By Melissa Sirick SUMMER 2003
Inventor and businesswoman, Wethersfield’s Sophia Woodhouse (1799-1883) was one of the first female entrepreneurs of the Greater Hartford area. Plying her trade during the early 19 th century, Woodhouse developed an innovative technique for treating, drying and braiding spear grass to make high quality bonnets. She patented her design in 1821, and quickly developed a cottage industry for her hats, which won awards and acclaim.
Two major historical factors were in Woodhouse’s favor. Embargo acts in the early 19 th century restricted trade between the United States and certain foreign ports. Exotic imports such as fashionable Leghorn hats from Livorno, Italy (the city was known as Leghorn in English) were no longer available. A second factor was a directive from President James Monroe in which he encouraged Americans to become a “nation of manufacturers” and develop new businesses and products.
Nineteen-year-old Sophia Woodhouse responded to the president’s call (perhaps indirectly) and was able to fill the American market’s demand for fashionable bonnets by producing grass bonnets made in the Leghorn style. Using the common spear grass that grew in the Wethersfield meadows alongside the Connecticut River, she developed a process in which spear grass was boiled, bleached, moistened, fumigated and then dried to make it suitable for plaiting or braiding to make Leghorn-style bonnets. A clever businesswoman, Woodhouse had her hat-making process patented in 1821 as “a new and useful improvement in the manufacture of grass bonnets and hats.” (Though she shared the patent with her husband, Gurdon Welles, it is Sophia Woodhouse’s name that is closely associated with this extraordinary and innovative local industry of grass bonnet making.)
It was not uncommon for women of that era to braid grass and straw bonnets for their own use as well as selling them to local merchants or hat dealers. But Woodhouse’s singular success stemmed from the fact that she manufactured a high-quality product: The fineness of her braiding made the caliber of her bonnets unparalleled. She won awards for best “Grass Bonnet” by the Hartford County Society for Promoting Agriculture and Domestic Manufacturers in 1819 and again in 1820. The following year, she was awarded a medal and cash prize from London’s prestigious Society of the Arts. The Society was so impressed with Woodhouse’s technique that they requested a sample of the spear grass used in her unique process.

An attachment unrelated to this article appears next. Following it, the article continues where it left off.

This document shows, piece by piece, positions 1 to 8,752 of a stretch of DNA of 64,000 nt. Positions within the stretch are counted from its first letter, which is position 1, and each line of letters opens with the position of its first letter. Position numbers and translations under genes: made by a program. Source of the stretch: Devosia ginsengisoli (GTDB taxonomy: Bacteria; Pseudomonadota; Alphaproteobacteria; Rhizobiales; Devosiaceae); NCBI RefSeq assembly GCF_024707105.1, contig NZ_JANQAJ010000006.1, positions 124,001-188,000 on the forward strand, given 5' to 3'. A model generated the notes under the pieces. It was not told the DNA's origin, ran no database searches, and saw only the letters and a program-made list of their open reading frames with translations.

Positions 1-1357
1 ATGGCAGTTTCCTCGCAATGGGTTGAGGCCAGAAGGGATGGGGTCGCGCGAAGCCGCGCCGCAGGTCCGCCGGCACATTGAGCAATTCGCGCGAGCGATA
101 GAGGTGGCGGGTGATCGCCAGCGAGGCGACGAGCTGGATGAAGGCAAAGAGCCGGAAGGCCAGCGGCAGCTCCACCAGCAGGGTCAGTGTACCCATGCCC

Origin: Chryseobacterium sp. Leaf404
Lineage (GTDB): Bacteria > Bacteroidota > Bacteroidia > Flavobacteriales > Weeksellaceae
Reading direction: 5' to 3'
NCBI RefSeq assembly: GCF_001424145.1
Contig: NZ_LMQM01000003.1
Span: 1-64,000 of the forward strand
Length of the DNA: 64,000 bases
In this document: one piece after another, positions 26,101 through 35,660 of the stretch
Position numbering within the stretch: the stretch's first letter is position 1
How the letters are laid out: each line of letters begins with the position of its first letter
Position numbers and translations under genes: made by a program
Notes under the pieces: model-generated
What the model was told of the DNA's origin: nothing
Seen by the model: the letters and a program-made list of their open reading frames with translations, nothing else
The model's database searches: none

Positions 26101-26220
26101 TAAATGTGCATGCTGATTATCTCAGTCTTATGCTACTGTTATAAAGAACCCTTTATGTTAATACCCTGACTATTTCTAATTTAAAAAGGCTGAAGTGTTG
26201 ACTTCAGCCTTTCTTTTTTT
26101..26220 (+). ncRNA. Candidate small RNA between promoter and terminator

With her international success, the demand for Woodhouse’s bonnets increased. She employed several women from Wethersfield to manufacture her hats. Although she had a workshop at her house, it is very likely that the women who worked for her did so in their own homes, thus creating a cottage industry of grass bonnet making in Wethersfield. A particularly gifted woman in her employ, Maria Francis, produced 300 bonnets in one summer!
Woodhouse’s bonnets were widely admired by socially prominent women, and worn by two former First Ladies, Dolley Madison and Louisa Adams. The latter’s husband, John Quincy Adams, pronounced it “an extraordinary specimen of American manufacture.”
One of the best examples of Sophia Woodhouse’s straw bonnets is included in the exhibit, Legendary People, Ordinary Lives, on permanent display at the Wethersfield Museum, 200 Main Street, Wethersfield. For more information call 860-529-7656 or 529-7161 or visit the museum’s Web site at www.wethhist.org.
Melissa Sirick is the acting director of the Wethersfield Historical Society. She is presently pursuing a master’s degree in public history at Central Connecticut State University.